Prince Harry and Meghan Markle’s explosive interview with Oprah Winfrey, detailing her feud with the British royal family and Buckingham Palace, has been nominated for an Emmy Award.
The two-hour Tail All, released by CBS in March this year, has been nominated for an Emmy in the “Outstanding Hosted Non-Fiction Series or Special” category. Although the royal couple are not part of the nominees as interviewers themselves, the documentary interviewers include Oprah Winfrey and program producers Tara Montgomery, Terry Wood, Brian Pietrois, Brad Peon and Lindsay Fielder.
The CBS Special Emmy category opposes “Stanley Tiki: Searching for Italy” and “No need for my next guest, no introduction to David Letterman”. Winners will be announced September 19 at the 73rd Primetime Emmy Awards, according to reports. Mail online
In the interview, titled “Opera with Meghan and Harry: A CBS Prime Time Special”, the palace was hit with a number of shocking allegations, including racism. It marked the first time the royal couple had talked about the reasons for their decision to step down as senior members of the British royal family. It has been viewed by at least 17.1 million viewers, and is still a hot topic today.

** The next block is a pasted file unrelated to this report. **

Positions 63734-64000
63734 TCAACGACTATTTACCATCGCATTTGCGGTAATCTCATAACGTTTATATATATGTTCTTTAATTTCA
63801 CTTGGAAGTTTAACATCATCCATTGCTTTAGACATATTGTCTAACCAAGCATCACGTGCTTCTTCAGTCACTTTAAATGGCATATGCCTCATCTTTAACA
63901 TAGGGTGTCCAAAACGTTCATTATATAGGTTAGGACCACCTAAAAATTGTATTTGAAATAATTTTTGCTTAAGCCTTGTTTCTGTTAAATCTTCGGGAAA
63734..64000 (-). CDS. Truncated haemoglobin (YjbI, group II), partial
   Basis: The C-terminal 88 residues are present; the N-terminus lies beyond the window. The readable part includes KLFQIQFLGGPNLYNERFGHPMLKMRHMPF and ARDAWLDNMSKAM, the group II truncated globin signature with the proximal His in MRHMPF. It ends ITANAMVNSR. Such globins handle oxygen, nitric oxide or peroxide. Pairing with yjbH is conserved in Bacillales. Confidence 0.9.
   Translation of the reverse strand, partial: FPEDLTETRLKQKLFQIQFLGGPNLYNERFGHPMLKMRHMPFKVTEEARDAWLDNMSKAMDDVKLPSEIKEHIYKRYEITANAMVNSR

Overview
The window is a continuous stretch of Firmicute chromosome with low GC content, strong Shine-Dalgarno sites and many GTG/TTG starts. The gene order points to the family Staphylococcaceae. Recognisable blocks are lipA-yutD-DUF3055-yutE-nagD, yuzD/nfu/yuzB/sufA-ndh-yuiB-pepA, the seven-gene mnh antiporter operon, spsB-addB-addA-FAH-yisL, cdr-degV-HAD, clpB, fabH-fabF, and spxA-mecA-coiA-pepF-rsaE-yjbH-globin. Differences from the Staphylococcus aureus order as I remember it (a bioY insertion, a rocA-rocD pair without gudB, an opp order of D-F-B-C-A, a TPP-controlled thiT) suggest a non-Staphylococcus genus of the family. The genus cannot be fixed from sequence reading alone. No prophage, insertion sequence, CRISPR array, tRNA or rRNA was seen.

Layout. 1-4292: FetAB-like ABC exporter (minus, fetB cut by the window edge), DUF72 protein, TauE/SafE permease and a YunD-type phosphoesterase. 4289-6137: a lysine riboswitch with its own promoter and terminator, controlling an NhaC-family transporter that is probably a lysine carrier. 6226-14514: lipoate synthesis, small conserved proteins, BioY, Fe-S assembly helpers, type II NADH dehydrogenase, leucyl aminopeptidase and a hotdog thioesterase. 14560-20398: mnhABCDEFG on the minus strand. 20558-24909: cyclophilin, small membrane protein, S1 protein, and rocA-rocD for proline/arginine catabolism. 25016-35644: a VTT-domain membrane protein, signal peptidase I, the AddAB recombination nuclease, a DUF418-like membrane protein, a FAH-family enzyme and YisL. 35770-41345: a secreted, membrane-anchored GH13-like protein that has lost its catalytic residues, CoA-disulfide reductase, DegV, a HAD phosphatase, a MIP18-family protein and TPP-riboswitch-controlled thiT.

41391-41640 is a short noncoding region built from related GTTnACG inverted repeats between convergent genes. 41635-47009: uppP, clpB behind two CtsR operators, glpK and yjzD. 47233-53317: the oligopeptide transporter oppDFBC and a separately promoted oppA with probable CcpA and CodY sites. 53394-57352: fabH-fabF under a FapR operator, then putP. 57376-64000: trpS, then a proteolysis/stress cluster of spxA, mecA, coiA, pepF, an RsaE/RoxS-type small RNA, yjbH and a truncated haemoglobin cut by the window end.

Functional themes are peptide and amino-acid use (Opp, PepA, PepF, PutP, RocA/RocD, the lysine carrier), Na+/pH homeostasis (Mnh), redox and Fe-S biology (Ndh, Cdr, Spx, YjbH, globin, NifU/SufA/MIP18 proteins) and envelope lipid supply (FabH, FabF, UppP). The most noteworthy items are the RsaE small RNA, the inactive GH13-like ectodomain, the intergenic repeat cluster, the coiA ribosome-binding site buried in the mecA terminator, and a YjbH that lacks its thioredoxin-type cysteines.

One of the most serious allegations made by the couple in the interview was that an unnamed senior royal (excluding Queen Elizabeth II and the late Prince Philip), was concerned about the color of their newborn baby’s skin when The Duchess became pregnant with her son Archie. .
“During the months when I was pregnant, around the same time, so we don’t have security for her speech, no honor for her, and there has been concern and talk about her. How dark her skin is. Maybe when she was born, “Suit” Allium said she refused to deny that she was having this conversation with her husband.
He added that Winfrey was “hurt by the idea of not being the first person of color in the royal family”, not because of pregnancy but because of safety. She was particularly concerned about her son’s safety due to her conversations with the British media.